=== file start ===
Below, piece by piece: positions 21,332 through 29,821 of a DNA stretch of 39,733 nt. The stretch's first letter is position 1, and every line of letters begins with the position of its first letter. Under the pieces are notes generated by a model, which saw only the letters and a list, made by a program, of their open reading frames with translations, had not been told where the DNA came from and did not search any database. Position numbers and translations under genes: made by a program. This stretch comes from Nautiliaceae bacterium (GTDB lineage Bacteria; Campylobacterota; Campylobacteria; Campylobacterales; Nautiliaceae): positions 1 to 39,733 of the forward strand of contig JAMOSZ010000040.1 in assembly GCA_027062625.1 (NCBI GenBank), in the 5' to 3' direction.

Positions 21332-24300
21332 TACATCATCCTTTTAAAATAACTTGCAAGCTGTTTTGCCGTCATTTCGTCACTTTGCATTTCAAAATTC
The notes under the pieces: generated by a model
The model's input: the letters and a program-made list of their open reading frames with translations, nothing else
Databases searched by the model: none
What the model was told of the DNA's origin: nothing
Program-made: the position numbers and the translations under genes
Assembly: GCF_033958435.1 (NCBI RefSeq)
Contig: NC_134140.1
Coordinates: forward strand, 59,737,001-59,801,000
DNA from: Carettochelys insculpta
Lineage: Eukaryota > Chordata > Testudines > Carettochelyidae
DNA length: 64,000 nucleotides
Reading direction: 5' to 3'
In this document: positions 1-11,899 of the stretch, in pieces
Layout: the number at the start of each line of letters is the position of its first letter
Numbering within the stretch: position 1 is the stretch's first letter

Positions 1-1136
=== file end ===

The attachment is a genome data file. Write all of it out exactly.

Below, piece by piece: positions 21,332 through 29,821 of a DNA stretch of 39,733 nt. The stretch's first letter is position 1, and every line of letters begins with the position of its first letter. Under the pieces are notes generated by a model, which saw only the letters and a list, made by a program, of their open reading frames with translations, had not been told where the DNA came from and did not search any database. Position numbers and translations under genes: made by a program. This stretch comes from Nautiliaceae bacterium (GTDB lineage Bacteria; Campylobacterota; Campylobacteria; Campylobacterales; Nautiliaceae): positions 1 to 39,733 of the forward strand of contig JAMOSZ010000040.1 in assembly GCA_027062625.1 (NCBI GenBank), in the 5' to 3' direction.

Positions 21332-24300
21332 TACATCATCCTTTTAAAATAACTTGCAAGCTGTTTTGCCGTCATTTCGTCACTTTGCATTTCAAAATTC
The notes under the pieces: generated by a model
The model's input: the letters and a program-made list of their open reading frames with translations, nothing else
Databases searched by the model: none
What the model was told of the DNA's origin: nothing
Program-made: the position numbers and the translations under genes
Assembly: GCF_033958435.1 (NCBI RefSeq)
Contig: NC_134140.1
Coordinates: forward strand, 59,737,001-59,801,000
DNA from: Carettochelys insculpta
Lineage: Eukaryota > Chordata > Testudines > Carettochelyidae
DNA length: 64,000 nucleotides
Reading direction: 5' to 3'
In this document: positions 1-11,899 of the stretch, in pieces
Layout: the number at the start of each line of letters is the position of its first letter
Numbering within the stretch: position 1 is the stretch's first letter

Positions 1-1136